Pomorol anomalies

Black Friday in the world of fine wine investments

Most people’s inboxes this week will be filling up with reminders about the unspeakable Black Friday frenzy whose argy-bargy will be populating the news screens at the end of the week as one black eye follows another. Unfortunately, we don’t have a Black Friday fine wine investment sale on! But we do have some interesting updates from the world of wine investment.

China has its own version of Black Friday, a rather more romantic “Singles’ Day” which takes place on the 11th November. 11/11 is a rather neat touch for a singles’ day, isn’t it?

Anyway, the reason I point this out is that on the most recent iteration of Chinese Singles’ Day earlier this month, a staggering US$17.8 billion was turned over, a figure apparently in excess of the total full-year e-sales forecast for no less a country than Brazil. Given that Brazil is the 5th most populous country in the world that’s quite a stat.

On the recent Amphora visit to Asia, we noted a dramatic increase in interest amongst Hong Kong fine wine merchants whose shelves have been emptying at a rate unseen since early 2011. The current uptick in Sterling doesn’t seem to have impacted this demand. It is as though the giant has emerged from its slumber.

One fine wine, in particular, has been in great demand and availability has now all but disappeared due to high demand from those looking to invest in fine wine. Petit Mouton 2010, has outperformed the other Second wines from both 2010 and 2009, so fine wine investors should keep an eye out for the availability of these vintages of all the Second wines.


A closer look at the pricing of Pomorols

We talked last week about anomalous pricing, and in the past have examined a lot of the Pomerols from 2008 and 1998. It is unusual to get two vintages which match each other but these two on the Right Bank were as near as dammit, both earning a glowing 96 points from fine wine critic Robert Parker.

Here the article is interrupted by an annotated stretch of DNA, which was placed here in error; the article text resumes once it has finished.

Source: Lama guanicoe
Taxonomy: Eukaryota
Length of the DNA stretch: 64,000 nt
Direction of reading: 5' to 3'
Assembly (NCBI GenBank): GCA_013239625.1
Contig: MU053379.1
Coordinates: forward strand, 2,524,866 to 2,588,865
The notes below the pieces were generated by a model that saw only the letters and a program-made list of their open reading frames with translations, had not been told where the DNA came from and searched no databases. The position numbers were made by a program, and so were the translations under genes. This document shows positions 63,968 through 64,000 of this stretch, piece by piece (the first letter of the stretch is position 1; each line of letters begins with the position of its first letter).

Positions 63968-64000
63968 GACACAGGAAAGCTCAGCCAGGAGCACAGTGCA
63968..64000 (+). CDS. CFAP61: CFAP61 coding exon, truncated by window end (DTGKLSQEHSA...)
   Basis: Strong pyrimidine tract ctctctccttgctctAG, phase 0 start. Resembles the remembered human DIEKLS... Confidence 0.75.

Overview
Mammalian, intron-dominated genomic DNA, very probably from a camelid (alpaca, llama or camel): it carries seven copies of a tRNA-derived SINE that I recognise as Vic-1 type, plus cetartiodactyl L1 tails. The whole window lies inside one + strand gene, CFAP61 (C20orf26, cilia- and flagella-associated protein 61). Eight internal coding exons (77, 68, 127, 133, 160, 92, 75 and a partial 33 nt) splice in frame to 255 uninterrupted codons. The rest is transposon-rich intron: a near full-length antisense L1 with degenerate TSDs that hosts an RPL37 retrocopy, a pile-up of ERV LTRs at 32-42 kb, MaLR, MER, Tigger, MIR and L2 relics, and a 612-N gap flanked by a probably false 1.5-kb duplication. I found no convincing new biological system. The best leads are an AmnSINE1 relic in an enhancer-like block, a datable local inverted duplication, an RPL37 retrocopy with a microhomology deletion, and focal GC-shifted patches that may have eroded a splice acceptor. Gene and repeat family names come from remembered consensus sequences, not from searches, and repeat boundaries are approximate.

It is interesting to note that whilst Pomerol achieved identical scores, St Emilion did not, which given their adjacent location is a good example of the variable results that can be created by the combination of climate and terroir. St Emilion scored 96 in 1998, like Pomerol, but only 92 in 2008.

When comparing the prices of individual Pomerol producers we would take account of the usual array of algorithmic variables in fine wine investment, and this would include the increasing scarcity of fine wines from older vintages. All things being equal, older fine wines are more expensive than younger ones for the simple reason that there are less of them about. The question is, how much more expensive should they be?

Three 2008 Pomerols have been underperforming of late, namely L’Eglise Clinet, Lafleur, and Le Pin. Of itself, this might create an opportunity, but let’s cross-check by pricing them against their sisters from 1998.

Le Pin may not have done much post-referendum, but as you can see it had a good start to the year. We first highlighted the 2008 and 1998 anomalies back in 2014, and the outperformance of the 2008 over two years really is significant.





By contrast, the Lafleur 2008 fine wine has underperformed. Both of these fine wines scored 94 points, yet whilst the 1998 has appreciated 16% over two years, the 2008 is languishing at its post-correction lows.

Let us look at L’Eglise Clinet:

Eglise Clinet

In this case, the 2008 has caught up to some degree over the last 12 months, but it is still a pretty feeble performance. The really significant thing here, though, is the price differential.

As we suggested earlier, older fine wines should, and do trade at a premium to younger fine wines, but today we are not going to debate exactly how large we believe that premium should be, leaving that for a later date. What we can see from the performance of the three fine wines in this brief study, is that Le Pin 2008 now trades at a 22% discount to the 2008, having narrowed that discount quite a lot over the last 18 months. Lafleur 2008 hasn’t squeezed the discount at all, which now sits at 25%.

L’Eglise Clinet 2008, though, despite having narrowed the discount a bit this year, trades at a whopping near 60% discount to the 1998. Both these fine wines score well, indeed until Neal Martin re-tasted the 1998 Parker had the 2008 ahead by 95 to 94, with Martin hiking the 1998 to 96 points in 2015.  Perhaps there is a tad more premium on that basis applicable to the 1998, but 60%?

This is far too great a discount, and in the absence of being able to short the 1998, the only thing to do is to buy the 2008.


What the critics say about Pomorol fine wines

This is what Robert Parker says about it:

“A remarkable wine in this vintage, … Opulent, expansive, and savoury, with a broad texture, a full-bodied mouthfeel, terrific purity and a layered finish, this is another big, massive wine that transcends the vintage character.”

Supporting the argument, L’Evangile and Vieux Chateau Certan 2008s have both hugely outperformed their 1998 counterparts over the last 6 months, whilst Trotanoy, in Amphora’s view, is another opportunity. The 2008 concedes a nudge to the 1998 (96+ vs 96) but at these levels, it is 40% cheaper, and should also be looked at very seriously by the fine wine investor.

Contact us to find out more about the fascinating world of fine wine investment.